PGE Fisheries Conference

Jul 27, 2016
Natasha Bellis reports on attending the Pelton Round Butte Project Fisheries Workshop and salmon reintroduction.


By Natasha Bellis
Conservation Associate

Salmon recovery has defined the majority of my professional career. In my previous job—restoring streamflow to creeks in Oregon’s eastern Columbia Basin—my focus was improving habitat to increase existing salmon populations. With the Land Trust, habitat restoration to restore salmon populations continues to be a focus of my work, but it is in the context of a reintroduction effort to establish a population. This distinction—between recovery and reintroduction—may seem superficial, but for me it has meant adjusting my definition of success to reflect the scale of the effort—one that is essentially starting at ground zero.

From this perspective, the salmon reintroduction effort is defined less by what it hasn’t yet accomplished and more by what it has. Recently, I attended Portland General Electric (PGE) and the Confederated Tribes of Warm Springs’ Pelton Round Butte Project Fisheries Workshop in Madras. The annual workshop addresses the operation of three dams along a 20-mile stretch of the Deschutes River and their impact on the salmon reintroduction effort. The workshop is an opportunity for agencies and entities to present findings on a variety of topics, including fish migration and water quality.

This year, the workshop highlighted a number of successes, including the highest rate of Chinook passage since the reintroduction effort began six years ago! What I found most interesting was PGE’s efforts to adaptively manage the hydroelectric operations in response to research on juvenile fish. For example, the operation of the dam at Round Butte creates a current that attracts fish to a capture facility where they are captured, tagged, and transported around the dams and then released to continue migration downstream. When PGE learned that the capture rate of fish at the dams was too low to establish a sustainable population, they changed how they were operating the dams.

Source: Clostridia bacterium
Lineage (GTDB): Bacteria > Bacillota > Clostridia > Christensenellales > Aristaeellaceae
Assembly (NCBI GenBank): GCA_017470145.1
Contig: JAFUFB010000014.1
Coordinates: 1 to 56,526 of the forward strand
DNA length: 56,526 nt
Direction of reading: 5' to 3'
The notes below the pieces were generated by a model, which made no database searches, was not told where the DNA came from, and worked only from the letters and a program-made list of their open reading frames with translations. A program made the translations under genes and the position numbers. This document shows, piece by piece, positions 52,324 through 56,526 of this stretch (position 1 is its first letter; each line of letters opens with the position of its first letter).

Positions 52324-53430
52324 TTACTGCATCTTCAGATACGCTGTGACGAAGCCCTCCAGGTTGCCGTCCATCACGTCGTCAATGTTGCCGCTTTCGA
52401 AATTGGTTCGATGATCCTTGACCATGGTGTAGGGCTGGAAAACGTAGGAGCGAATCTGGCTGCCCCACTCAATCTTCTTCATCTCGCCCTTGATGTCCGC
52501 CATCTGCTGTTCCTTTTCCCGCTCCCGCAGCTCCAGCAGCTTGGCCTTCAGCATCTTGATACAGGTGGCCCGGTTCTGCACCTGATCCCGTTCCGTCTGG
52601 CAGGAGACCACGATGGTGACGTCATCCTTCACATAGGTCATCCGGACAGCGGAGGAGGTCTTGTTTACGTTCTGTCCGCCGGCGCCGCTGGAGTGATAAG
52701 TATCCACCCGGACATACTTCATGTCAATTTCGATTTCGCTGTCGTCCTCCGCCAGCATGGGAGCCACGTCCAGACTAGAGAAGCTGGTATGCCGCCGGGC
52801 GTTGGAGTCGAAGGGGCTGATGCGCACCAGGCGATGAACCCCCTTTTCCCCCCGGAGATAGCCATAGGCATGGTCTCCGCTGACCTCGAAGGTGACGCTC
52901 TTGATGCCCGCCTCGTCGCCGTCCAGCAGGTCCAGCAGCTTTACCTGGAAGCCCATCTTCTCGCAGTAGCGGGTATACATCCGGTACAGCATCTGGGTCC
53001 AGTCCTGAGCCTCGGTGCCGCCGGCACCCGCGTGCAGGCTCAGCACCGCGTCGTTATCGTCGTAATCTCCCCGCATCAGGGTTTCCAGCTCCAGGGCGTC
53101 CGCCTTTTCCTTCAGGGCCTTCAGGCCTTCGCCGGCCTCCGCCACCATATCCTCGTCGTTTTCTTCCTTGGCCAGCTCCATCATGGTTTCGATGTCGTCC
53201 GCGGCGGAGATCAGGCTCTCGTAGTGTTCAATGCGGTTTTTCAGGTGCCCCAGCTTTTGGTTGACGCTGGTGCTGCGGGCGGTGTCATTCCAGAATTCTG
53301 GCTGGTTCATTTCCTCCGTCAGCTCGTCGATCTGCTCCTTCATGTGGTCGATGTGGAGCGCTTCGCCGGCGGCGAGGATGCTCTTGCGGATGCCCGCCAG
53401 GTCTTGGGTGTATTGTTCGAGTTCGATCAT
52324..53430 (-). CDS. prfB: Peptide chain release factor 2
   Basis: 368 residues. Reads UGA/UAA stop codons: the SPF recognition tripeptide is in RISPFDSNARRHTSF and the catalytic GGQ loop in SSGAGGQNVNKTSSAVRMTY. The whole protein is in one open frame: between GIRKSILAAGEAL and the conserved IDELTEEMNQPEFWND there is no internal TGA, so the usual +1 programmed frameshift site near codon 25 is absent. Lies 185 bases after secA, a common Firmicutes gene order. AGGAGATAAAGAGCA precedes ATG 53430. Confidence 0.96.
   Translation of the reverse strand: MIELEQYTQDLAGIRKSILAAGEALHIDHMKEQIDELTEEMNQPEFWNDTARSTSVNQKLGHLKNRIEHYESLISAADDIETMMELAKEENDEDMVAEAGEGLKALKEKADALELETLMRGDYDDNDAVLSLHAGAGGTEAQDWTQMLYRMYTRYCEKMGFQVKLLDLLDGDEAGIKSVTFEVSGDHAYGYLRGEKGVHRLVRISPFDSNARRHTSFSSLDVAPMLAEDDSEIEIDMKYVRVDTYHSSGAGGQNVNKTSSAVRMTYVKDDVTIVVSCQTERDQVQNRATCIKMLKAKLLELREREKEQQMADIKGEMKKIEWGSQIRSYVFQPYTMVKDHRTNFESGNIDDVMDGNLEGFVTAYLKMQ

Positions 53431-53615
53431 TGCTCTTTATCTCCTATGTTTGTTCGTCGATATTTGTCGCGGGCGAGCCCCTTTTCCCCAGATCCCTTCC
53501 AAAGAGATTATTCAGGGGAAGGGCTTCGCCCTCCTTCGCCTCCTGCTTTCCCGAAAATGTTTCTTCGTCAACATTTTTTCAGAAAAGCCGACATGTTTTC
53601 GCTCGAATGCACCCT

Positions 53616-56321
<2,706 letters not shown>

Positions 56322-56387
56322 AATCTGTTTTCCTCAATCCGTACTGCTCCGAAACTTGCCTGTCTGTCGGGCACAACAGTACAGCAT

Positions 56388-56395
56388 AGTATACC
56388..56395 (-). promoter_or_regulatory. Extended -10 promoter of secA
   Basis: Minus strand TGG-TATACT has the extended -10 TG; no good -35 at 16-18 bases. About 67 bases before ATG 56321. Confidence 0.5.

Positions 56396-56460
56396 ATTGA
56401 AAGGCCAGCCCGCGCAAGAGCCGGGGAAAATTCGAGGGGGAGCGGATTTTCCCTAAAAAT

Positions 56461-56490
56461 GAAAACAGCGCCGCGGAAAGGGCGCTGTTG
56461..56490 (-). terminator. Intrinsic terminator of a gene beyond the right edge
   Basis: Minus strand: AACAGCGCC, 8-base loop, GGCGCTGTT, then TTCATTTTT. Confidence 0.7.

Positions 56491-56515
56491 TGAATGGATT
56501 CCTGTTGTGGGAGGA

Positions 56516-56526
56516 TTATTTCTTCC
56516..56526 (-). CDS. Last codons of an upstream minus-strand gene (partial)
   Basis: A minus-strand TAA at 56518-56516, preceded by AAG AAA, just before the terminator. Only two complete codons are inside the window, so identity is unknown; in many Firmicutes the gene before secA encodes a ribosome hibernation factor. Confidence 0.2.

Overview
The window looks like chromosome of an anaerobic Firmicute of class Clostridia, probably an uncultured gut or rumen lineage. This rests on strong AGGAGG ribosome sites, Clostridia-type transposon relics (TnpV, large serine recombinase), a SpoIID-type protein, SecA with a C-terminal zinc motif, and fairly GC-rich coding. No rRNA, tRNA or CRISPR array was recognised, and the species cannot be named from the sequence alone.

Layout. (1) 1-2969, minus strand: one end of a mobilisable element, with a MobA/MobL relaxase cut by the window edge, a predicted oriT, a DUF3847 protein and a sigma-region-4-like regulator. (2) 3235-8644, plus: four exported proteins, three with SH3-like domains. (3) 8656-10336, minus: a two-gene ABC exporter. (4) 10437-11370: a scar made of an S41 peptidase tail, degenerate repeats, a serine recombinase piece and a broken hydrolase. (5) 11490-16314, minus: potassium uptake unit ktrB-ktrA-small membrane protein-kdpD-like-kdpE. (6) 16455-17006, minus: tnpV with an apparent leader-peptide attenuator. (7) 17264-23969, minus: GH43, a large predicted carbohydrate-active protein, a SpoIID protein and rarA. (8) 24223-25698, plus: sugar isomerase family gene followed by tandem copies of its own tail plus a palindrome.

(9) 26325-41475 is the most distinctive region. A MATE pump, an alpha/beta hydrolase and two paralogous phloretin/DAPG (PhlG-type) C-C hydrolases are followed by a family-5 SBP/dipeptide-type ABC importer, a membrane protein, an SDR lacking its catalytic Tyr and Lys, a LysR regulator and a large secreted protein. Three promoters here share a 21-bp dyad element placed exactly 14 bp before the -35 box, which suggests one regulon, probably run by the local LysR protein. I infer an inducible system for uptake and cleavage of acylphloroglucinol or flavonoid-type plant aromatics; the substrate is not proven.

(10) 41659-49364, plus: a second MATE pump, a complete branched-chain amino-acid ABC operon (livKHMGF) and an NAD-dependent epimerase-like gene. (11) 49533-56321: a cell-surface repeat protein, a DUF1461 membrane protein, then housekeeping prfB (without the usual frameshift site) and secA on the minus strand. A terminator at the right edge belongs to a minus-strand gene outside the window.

This year, PGE began a pilot project to increase nighttime electricity generation in the hopes of encouraging more juvenile fish to move into the capture facility during their most active time of day. Early findings have shown an increase in capture rates, but how PGE will balance this with the need for electricity generation remains to be seen.

The conference underscored the huge effort undertaken by salmon reintroduction. The Fisheries Workshop was a good reminder that six years of reintroduction pales in comparison to the 40+ years salmon have been absent in the Metolius, Whychus and Crooked River watersheds since the construction of dams. While the reintroduction effort will doubtlessly face great challenges and hard decisions if it is to succeed, I think this gives us permission to celebrate the seemingly small successes.


Read this article by The Bend Bulletin for more information on project operations.